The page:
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Verification, Validation and Uncertainty Quantification (VV&UQ) Framework Applicable to Power Electronics Systems

Year: 2015
Fig. 1. Overview of Verification, Validation, and Uncertainty Quantification (VV&UQ)
Today, most engineering design projects are based on modeling and simulation. Critical decisions are being made based on simulation results. Increasing roles of computational modeling leads to the need for evaluating and comparing the models that are already being used, choosing the most efficient model for the intended use to minimize costs, and evaluating the predictive capability of the model where there is no experimental data available to verify and validate the model. All mentioned issues are discussed in Verification, Validation, and Uncertainty Quantifica-tion, known as VV&UQ. Planning and Prioritization (P&P), the modeling process, the verification process, the validation process, uncertainty quantification, and, finally, documentation of modeling and simulation activities are the main steps one needs to go through to complete the VV&UQ process. The uncertainty quantification step incorporates the concepts and results from previous steps to estimate the total uncertainty in modeling and simulation. Identifying and characterizing uncertainties provides guidance on how to reduce or manage uncertainty in modeling and simula-tion in the most efficient and cost-effective manner. Moreover, the proposed framework has the potential to assess and improve the model predictive capability.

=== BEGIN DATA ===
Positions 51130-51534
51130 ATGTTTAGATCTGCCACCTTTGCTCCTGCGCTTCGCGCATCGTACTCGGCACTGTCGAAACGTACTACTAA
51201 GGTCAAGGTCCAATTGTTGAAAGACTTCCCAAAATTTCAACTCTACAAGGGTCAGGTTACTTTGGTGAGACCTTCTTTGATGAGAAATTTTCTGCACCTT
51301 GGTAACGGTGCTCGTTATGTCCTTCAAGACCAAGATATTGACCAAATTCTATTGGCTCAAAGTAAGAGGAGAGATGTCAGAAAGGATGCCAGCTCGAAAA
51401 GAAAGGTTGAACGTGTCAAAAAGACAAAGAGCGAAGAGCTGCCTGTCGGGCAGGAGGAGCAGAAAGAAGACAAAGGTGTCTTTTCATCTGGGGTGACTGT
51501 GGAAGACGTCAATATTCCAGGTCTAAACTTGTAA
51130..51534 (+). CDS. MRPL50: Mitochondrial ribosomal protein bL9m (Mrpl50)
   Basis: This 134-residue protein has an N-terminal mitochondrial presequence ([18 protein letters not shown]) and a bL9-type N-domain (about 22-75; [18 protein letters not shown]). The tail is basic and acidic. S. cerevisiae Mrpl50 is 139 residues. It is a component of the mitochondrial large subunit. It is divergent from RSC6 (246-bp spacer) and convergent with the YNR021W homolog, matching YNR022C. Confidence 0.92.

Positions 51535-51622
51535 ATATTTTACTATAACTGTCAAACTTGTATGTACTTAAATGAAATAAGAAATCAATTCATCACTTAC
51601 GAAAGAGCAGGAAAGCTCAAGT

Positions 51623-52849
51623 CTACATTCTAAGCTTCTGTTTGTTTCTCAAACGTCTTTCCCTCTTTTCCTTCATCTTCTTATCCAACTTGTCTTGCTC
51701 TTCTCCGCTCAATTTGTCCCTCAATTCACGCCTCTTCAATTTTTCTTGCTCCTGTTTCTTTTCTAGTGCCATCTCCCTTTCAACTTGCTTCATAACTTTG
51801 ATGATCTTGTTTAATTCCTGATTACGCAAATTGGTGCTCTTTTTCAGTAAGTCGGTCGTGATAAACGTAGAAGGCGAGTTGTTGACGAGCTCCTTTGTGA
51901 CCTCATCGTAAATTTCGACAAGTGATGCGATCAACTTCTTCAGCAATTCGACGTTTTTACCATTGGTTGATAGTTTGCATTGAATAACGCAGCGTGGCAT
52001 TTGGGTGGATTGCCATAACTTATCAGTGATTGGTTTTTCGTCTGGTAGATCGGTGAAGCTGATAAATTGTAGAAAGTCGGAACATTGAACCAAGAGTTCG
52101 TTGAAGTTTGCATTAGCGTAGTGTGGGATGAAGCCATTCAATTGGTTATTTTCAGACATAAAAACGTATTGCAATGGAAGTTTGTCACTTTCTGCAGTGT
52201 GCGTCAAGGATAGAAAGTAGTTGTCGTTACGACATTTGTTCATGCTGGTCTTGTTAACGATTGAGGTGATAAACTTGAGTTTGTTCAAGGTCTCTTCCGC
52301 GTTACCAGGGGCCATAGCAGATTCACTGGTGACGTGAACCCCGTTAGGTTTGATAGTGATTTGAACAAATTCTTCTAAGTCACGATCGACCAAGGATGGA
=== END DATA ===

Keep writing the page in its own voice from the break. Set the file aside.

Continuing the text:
In this paper, the contribution of different VV&UQ guidelines from the American Institute of Aeronautics and Astronautics (AIAA), the American Society of Mechanical Engineers (ASME), and the Department of Defense (DoD) have been used in order to propose a VV&UQ framework (shown in Fig. 1) with an emphasis on steps which are more important in the field of power elec-tronics. The ultimate goal of this framework is to decrease dependency on experimental results, and to empower the role of modeling and simulation results in decision-making. In the end, accuracy of a switching model with a three phase voltage source inverter (shown in Fig. 2) in predicting total harmonic distortion of the output voltage is assessed. Although the VV&UQ approach is capable of building confidence in any system response quantity of a simple or complicated model, in this paper, a simple case has been chosen not to veil the description of the VV&UQ methodology since this approach is quite complicated, and requires a statistics background.

Fig. 2. Switching model of three-phase Voltage Source Inverter (VSI)

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